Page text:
"It was a weak speech," Tel Aviv University vice rector Eyal Zisser, an expert in Middle East studies, tells "Globes" of Hezbollah secretary general Hassan Nasrallah's speech on Friday afternoon. "It was a speech evading responsibility, and the reason in my opinion is that he is in trouble. Nasrallah's trump card was always the matter of the soldiers - he would tell us it's not worth it, there will be a war, soldiers and civilians will be killed, why do you need that?"
"When he 'expelled' Israel from the security strip in southern Lebanon, the price we had paid every year was painful with around 20 soldiers killed. We could not withstand this as a society, and this is what built Hezbollah's methodology and its understanding of Israeli society. But we are in a different situation today, unfortunately after what happened to us, we are going all the way, which was not the case in the past and Nasrallah understands this.
"Nasrallah knows that he has a lot of power. He has more accurate missiles and he has a slightly bigger force than Hamas, but in the end he has an army of 20,000-30,000 soldiers compared with the IDF's 300,000 soldiers and he knows that he will pay a heavy price if he starts a war with us. Today's Gaza is nothing compared with what will happen in Beirut, if Nasrallah goes to war against the IDF. He has no interest in doing that. And yet, we are talking about people who are a little messianic. With messianic people there is a gap between imagination and reality, so you never know."
Hezbollah's Iranian connection also affects the question of its involvement in the war. "This is a man in whom Iran has invested a lot, and right now it seems that Iran is not so enthusiastic about war, and that's without mentioning the US presence in the region, which is absolutely felt by all parties."
What is Nasrallah's relations with Iran?
"In Iran there is the supreme leader and Nasrallah is his representative in Lebanon. Previously there was Qasem Soleimani who built Hezbollah over many years, but since he was killed there has not been anybody in Iran with the experience and status of Nasrallah. He is already an equal to senior Iranian figures. The Iranians can nevertheless draw different conclusions to Nasrallah, but they are not in a position to tell him what to do as was the case with Soleimani."
If the speech was so weak, why was it so greatly anticipated?
"First of all, Hezbollah has a public relations system, which built up expectations on the interview. Secondly, in the Palestinian arena there was still expectations that Hezbollah would come to help them. That is, there are those who kind of claimed and understood that maybe if they hear the voices coming from Gaza they would give them aid and rescue them, so there was hope that this would happen and there would be a change and Nasrallah would enter the fray. And us? We always tend to make out that Nasrallah is more than he really is. This does not mean that we should underestimate his value, Nasrallah is an important player, but he does not fundamentally change the picture at the moment. If we fight him it will be difficult but it will not fundamentally change the big picture."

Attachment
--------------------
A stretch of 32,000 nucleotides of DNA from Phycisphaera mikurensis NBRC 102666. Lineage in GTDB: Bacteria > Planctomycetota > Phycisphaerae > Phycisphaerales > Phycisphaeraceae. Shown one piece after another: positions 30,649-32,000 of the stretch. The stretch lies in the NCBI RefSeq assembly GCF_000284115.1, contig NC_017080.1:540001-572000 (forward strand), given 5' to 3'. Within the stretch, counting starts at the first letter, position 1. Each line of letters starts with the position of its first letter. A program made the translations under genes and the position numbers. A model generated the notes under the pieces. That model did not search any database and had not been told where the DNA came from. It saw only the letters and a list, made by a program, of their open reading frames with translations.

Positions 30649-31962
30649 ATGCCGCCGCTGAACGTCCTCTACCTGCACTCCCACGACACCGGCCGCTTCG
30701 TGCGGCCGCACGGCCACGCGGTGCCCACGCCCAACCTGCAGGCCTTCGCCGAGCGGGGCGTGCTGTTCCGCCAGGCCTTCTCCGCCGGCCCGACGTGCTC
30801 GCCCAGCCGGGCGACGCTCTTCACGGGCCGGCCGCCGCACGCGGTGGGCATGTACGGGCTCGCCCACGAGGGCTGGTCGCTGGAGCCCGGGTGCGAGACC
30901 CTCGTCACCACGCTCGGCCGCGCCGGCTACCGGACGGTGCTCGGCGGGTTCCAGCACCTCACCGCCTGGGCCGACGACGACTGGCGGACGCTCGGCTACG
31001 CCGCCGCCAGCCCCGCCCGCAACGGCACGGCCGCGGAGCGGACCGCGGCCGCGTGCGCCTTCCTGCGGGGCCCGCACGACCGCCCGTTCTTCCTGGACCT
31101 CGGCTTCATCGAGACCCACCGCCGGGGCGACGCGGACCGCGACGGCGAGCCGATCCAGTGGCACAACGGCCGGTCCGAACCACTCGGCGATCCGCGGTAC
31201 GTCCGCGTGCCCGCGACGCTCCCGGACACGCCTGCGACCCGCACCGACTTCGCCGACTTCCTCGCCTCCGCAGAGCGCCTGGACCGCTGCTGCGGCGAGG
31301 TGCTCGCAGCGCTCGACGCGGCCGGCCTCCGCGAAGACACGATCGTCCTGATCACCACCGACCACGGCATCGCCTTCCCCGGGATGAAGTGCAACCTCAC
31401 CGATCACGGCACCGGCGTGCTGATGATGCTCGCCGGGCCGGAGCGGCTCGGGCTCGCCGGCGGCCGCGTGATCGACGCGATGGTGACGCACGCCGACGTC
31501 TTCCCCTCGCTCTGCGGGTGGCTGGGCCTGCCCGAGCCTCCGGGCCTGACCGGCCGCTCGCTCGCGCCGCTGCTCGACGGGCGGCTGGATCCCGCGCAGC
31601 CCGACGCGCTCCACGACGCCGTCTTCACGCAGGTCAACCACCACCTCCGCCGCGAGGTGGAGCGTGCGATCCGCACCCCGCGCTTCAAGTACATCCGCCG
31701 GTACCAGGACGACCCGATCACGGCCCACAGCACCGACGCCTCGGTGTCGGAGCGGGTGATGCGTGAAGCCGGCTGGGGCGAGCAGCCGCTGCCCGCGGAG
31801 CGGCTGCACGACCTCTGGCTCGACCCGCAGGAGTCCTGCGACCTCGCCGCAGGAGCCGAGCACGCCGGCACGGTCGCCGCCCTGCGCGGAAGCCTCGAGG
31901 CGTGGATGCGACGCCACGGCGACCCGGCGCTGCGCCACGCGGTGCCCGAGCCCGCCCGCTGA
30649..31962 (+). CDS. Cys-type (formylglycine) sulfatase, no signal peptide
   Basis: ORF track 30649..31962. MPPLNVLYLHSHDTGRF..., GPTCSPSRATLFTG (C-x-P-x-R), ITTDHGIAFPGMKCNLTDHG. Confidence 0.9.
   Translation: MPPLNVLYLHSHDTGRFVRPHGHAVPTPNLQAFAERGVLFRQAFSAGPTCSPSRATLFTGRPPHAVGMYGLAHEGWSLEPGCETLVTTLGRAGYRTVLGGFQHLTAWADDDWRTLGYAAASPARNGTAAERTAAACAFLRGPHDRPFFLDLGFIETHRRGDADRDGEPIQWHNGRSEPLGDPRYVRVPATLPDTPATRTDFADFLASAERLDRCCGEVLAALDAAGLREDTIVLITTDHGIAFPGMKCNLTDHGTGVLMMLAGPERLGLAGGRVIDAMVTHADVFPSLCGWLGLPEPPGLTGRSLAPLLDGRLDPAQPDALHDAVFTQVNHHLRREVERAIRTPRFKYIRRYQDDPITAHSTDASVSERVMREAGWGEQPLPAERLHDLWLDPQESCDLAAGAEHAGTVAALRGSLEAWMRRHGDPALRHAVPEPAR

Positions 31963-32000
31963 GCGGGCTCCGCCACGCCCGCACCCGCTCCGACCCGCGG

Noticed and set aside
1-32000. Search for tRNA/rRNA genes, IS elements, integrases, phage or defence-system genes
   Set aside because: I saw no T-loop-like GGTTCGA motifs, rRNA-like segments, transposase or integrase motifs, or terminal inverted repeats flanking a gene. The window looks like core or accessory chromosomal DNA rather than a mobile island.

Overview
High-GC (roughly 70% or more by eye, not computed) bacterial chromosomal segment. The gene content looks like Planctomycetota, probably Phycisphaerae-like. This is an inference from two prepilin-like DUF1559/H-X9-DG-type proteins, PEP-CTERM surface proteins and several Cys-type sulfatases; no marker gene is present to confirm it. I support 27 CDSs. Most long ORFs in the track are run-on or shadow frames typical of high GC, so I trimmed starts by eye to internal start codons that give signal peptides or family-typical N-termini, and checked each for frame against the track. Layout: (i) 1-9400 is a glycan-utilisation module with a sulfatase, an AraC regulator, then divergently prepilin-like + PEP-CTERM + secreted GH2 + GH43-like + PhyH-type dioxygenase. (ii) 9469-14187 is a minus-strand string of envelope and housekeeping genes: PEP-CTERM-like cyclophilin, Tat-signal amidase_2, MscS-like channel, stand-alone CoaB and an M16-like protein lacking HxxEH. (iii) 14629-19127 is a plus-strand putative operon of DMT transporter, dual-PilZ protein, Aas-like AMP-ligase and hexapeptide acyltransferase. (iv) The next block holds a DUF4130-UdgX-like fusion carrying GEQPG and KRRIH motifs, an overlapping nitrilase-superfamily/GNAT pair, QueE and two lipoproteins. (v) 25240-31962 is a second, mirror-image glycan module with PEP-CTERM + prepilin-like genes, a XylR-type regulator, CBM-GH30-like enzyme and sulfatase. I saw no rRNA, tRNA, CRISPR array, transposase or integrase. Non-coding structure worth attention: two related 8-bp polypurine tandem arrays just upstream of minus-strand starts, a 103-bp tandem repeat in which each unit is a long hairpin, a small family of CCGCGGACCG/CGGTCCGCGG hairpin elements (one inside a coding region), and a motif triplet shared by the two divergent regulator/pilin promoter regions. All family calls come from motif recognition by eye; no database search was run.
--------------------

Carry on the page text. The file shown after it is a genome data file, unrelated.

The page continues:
What could make Hezbollah join the war?
"There is always the possibility of miscalculation. He could fire a bigger missile, we would react with force and then the situation escalates. But I don't think Nasrallah has an interest in that happening. He is committed to Iran, and I don't see that Iran wants war. But even if Iran comes to the conclusion that it wants him to fight, Nasrallah would have to do something, but ultimately it is his decision. In addition, we must also remember that if he comes to the conclusion that after Gaza we will move on to take care of him, and there are already such voices here, then he may say 'if they attack me anyway, why don't I start', and then the question is just about timing."
How was his speech received in the Arab world?
"The Palestinians expected him to say something significant, that he would come to their aid. They thought he would announce during the speech about joining the war, and instead the mountain gave birth to a mouse. This made them extremely angry with him."
Were his supporters in Lebanon also angry with him?
"The people in Lebanon, whether they are Hezbollah members or not, do not want Lebanon to look like Gaza, so I think that the speech was well received in Lebanon."
"In my eyes, Israel today is in an advantageous position that we do not fully understand," Zisser concludes. "This advantage should be translated into changing the security reality on the northern border. I'm not saying to conquer Beirut, but we can achieve these things without an all-out war. It won't be easy for people to return to Metula, if we don't change the security reality in the north."
Published by Globes, Israel business news - en.globes.co.il - on November 5, 2023.
© Copyright of Globes Publisher Itonut (1983) Ltd., 2023.